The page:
The symphonic metal scene in the Netherlands is currently enjoying a fruitful period. Genre heavyweights Within Temptation recently found themselves headlining Wembley Arena, whilst Delain are steadily ascending the ranks. Epica complete the Dutch holy trinity, and are the band who are most rooted in what one might traditionally consider symphonic metal. Whilst the other aforementioned acts play a more accessible style, Epica prefer a more complex approach, crafting wondrous, evocative epics that entrance the listener with their corrosive beauty. The European sextet enjoy a fine back catalogue, and it’s pleasing to say that The Holographic Principle is a welcome addition to their repertoire.
This album, like any other Epica album, is best experienced in one sitting. It is a real audio adventure, with a vast, expansive soundscape that takes you on a journey. The music is dense and layered, but not excessively so. A multitude of orchestral movements wrap around thick, heavy guitars, punctuated by a diverse selection of vocal approaches. Simone Simons, one of Epica’s most potent weapons, is of course the most heavily employed of the singers, offering up plenty of emotion, power and depth with the sort of soaring, commanding performance that has typified her career. There’s also plenty of harsh vocals to give the beauty/beast contrast that is favoured in this style of music. I’m generally not a fan of this sort of thing in symphonic metal, but Epica do it better than most; it never feels ill fitting or distracting, instead perfectly complimenting Simons and the diverse nature of the music. The choral backings gives everything a nice, glossy coat of grandeur; often used to enhance the spectacle, sometimes taking the lead themselves (notably in the chorus for “Beyond the Matrix”, which is breathtaking).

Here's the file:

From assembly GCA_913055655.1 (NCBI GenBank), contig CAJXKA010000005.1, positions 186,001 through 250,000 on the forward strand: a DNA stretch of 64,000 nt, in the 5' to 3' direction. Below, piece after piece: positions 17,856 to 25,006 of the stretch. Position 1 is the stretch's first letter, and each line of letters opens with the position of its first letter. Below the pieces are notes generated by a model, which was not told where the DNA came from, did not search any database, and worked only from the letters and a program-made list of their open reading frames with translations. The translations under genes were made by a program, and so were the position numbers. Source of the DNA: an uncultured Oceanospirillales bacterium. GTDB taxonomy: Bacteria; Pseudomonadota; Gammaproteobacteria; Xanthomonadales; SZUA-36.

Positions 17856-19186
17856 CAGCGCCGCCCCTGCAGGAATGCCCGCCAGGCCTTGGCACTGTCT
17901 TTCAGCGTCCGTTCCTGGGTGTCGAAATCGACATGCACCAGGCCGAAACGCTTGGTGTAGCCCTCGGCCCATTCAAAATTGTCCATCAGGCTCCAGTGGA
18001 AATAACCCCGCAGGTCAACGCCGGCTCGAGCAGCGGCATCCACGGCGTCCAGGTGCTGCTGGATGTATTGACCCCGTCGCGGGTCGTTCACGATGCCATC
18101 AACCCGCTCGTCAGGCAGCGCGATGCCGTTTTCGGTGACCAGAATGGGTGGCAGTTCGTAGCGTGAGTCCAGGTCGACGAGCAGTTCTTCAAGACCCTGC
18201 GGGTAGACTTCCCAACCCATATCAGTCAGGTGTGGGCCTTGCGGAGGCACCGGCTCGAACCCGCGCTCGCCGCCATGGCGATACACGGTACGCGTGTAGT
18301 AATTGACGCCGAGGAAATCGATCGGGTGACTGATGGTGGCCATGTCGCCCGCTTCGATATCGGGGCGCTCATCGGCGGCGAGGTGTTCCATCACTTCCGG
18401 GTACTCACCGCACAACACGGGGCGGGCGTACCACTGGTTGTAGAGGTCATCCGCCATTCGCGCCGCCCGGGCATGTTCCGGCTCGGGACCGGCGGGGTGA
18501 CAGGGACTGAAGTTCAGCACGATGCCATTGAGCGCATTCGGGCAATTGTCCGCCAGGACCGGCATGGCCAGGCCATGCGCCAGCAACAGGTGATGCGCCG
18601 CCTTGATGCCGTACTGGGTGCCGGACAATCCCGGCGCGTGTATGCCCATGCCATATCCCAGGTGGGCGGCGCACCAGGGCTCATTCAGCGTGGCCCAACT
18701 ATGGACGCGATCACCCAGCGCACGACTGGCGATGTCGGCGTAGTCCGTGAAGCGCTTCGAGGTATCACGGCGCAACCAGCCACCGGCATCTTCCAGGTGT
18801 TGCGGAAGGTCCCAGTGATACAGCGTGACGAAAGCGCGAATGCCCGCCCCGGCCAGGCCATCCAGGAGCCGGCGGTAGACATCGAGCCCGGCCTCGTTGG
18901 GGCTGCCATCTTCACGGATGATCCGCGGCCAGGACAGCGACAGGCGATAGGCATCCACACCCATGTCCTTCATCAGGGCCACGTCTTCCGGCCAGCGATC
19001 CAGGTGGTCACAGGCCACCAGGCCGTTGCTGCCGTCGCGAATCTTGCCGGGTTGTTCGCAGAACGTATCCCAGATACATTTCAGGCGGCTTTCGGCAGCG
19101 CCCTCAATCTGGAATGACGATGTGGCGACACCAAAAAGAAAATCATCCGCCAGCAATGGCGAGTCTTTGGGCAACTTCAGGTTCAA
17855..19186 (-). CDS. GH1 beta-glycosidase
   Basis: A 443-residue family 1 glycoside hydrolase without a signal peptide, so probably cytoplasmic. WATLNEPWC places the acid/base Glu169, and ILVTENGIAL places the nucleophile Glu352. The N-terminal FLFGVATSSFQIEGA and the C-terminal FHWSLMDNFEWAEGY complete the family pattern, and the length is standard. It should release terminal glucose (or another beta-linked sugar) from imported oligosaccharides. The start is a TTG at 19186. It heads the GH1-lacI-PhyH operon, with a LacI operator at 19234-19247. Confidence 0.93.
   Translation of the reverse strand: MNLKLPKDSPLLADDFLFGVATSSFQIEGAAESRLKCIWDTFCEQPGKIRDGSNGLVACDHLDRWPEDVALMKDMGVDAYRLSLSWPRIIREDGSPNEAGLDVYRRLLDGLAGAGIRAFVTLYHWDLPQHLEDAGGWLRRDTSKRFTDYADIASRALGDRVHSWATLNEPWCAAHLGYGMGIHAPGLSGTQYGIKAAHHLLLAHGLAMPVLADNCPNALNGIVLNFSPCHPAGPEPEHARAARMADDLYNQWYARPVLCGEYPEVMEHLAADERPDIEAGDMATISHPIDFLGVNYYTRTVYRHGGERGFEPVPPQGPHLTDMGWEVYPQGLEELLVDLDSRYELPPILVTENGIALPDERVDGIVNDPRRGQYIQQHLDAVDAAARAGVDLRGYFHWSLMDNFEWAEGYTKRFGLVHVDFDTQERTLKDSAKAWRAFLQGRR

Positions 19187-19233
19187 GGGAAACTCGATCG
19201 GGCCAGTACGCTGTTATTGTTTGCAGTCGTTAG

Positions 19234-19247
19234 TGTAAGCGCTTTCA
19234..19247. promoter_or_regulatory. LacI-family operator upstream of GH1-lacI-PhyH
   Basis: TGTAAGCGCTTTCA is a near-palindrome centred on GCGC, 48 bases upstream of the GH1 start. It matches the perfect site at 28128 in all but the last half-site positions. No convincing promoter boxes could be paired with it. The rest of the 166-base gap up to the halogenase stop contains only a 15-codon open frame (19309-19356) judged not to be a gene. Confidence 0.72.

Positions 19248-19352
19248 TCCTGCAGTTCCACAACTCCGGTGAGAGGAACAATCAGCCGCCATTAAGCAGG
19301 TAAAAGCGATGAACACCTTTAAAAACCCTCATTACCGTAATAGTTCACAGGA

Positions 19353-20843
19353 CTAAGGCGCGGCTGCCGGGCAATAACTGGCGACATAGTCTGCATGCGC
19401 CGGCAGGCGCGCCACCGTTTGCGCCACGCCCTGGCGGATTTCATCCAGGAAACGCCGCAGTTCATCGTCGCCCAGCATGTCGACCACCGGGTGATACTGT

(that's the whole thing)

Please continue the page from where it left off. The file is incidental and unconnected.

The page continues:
When you think of metal, you think of guitars, but they are not always the focal point here. At times, the riffs simply serve to give added bulk to the music’s more intense moments, acting as one facet in the multidimensional backdrop. There are plenty of occasions where guitarists Mark Jansen and Isaac Delahaye are given the spotlight though, and they duly deliver. The exotic flavours of “Dancing in a Hurricane” and “A Phantasmic Parade” are particularly good, the latter also possessing a nice, thrashy gallop in the interlude. The blasting charge of “Ascension” features a nod to black metal, whilst “Tear Down Your Walls” and “The Cosmic Algorithm” certainly don’t skimp in the riff department either. Solos are sparse, but Delahaye does shine when given the chance (in the aforementioned “The Cosmic Algorithm”, hook heavy lead single “Universal Death Squad” and the majestic title track). The six string duo are well complimented by Ariën van Weesenback behind the kit, whose lively performance gives the music added vitality. Not content to sit back and keep a standard, steady beat, he throws in all sorts of wonderful fills and patterns; keeping things tasteful and interesting whilst never straying to excess.
At 72 minutes, the lengthy running time demands a lot of the listener. The album perhaps wears out its welcome as the seconds tick by, but it is, by and large, an enthralling listen. The only lull comes with the slightly anaemic “Divide and Conquer”, but that’s simply a case of a decent song paling in comparison to its greater counterparts. The compositions are tight and focussed, perhaps more so than ever before, whilst still retaining the ambitious scope Epica is known for. Sonically, it is excellent, with a mix that allows every aspect of the music to breathe, even at its busiest (and it gets busy, trust me). It all amounts to a fantastic record that is one of the strongest metal albums of the year.
Rating: 9/10 – “an engrossing album that ranks as one of the best of the year”
Highlights: “A Phantasmic Parade”, “Beyond the Matrix”, “The Holographic Principle”